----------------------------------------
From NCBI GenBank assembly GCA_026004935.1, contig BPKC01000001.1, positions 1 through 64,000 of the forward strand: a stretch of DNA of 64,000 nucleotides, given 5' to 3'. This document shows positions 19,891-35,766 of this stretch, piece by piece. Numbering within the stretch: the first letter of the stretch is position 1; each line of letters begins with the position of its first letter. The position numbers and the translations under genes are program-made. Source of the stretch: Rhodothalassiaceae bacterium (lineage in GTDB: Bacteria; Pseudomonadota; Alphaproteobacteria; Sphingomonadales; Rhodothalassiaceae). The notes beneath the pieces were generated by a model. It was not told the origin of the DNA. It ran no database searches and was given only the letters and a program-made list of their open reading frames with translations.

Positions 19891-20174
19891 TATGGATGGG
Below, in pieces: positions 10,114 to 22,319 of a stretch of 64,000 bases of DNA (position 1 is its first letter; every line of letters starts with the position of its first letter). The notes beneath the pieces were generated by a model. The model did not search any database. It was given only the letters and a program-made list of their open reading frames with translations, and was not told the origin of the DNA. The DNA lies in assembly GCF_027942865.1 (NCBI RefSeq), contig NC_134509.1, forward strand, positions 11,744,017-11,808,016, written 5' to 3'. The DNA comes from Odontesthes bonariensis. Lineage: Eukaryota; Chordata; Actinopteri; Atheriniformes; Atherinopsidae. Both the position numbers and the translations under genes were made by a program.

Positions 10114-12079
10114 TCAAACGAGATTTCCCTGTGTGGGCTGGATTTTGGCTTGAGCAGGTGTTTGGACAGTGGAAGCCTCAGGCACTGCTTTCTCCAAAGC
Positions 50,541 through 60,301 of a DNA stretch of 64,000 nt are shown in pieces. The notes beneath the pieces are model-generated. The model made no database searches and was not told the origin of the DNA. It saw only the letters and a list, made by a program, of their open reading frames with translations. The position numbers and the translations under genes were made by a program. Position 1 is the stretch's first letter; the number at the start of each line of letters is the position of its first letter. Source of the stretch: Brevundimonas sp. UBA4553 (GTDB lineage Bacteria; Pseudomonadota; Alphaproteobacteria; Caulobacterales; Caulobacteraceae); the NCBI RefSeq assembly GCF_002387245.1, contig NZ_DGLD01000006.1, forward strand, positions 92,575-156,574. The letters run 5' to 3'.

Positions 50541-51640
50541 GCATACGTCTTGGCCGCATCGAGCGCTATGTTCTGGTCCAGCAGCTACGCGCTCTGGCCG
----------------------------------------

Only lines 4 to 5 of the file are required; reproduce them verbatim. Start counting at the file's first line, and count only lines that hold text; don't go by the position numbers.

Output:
Below, in pieces: positions 10,114 to 22,319 of a stretch of 64,000 bases of DNA (position 1 is its first letter; every line of letters starts with the position of its first letter). The notes beneath the pieces were generated by a model. The model did not search any database. It was given only the letters and a program-made list of their open reading frames with translations, and was not told the origin of the DNA. The DNA lies in assembly GCF_027942865.1 (NCBI RefSeq), contig NC_134509.1, forward strand, positions 11,744,017-11,808,016, written 5' to 3'. The DNA comes from Odontesthes bonariensis. Lineage: Eukaryota; Chordata; Actinopteri; Atheriniformes; Atherinopsidae. Both the position numbers and the translations under genes were made by a program.

Positions 10114-12079